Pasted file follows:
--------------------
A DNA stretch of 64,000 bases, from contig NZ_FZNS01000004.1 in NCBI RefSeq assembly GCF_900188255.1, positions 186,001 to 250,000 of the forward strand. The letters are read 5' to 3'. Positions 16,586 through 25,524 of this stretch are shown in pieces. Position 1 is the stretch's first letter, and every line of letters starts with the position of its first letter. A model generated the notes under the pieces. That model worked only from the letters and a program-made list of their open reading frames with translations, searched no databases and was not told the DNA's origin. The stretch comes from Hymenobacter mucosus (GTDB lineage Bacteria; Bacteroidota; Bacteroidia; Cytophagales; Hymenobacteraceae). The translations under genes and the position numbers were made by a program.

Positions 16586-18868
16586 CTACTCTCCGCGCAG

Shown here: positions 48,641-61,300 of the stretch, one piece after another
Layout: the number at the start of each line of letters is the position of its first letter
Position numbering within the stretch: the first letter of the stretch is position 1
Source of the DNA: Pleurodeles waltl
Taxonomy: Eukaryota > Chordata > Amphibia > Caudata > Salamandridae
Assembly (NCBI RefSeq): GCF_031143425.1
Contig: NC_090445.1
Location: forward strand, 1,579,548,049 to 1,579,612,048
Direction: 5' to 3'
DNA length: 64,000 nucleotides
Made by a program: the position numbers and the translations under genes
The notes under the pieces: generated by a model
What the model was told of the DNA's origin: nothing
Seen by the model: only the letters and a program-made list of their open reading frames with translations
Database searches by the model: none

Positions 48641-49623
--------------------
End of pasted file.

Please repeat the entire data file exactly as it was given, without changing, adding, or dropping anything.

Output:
A DNA stretch of 64,000 bases, from contig NZ_FZNS01000004.1 in NCBI RefSeq assembly GCF_900188255.1, positions 186,001 to 250,000 of the forward strand. The letters are read 5' to 3'. Positions 16,586 through 25,524 of this stretch are shown in pieces. Position 1 is the stretch's first letter, and every line of letters starts with the position of its first letter. A model generated the notes under the pieces. That model worked only from the letters and a program-made list of their open reading frames with translations, searched no databases and was not told the DNA's origin. The stretch comes from Hymenobacter mucosus (GTDB lineage Bacteria; Bacteroidota; Bacteroidia; Cytophagales; Hymenobacteraceae). The translations under genes and the position numbers were made by a program.

Positions 16586-18868
16586 CTACTCTCCGCGCAG

Shown here: positions 48,641-61,300 of the stretch, one piece after another
Layout: the number at the start of each line of letters is the position of its first letter
Position numbering within the stretch: the first letter of the stretch is position 1
Source of the DNA: Pleurodeles waltl
Taxonomy: Eukaryota > Chordata > Amphibia > Caudata > Salamandridae
Assembly (NCBI RefSeq): GCF_031143425.1
Contig: NC_090445.1
Location: forward strand, 1,579,548,049 to 1,579,612,048
Direction: 5' to 3'
DNA length: 64,000 nucleotides
Made by a program: the position numbers and the translations under genes
The notes under the pieces: generated by a model
What the model was told of the DNA's origin: nothing
Seen by the model: only the letters and a program-made list of their open reading frames with translations
Database searches by the model: none

Positions 48641-49623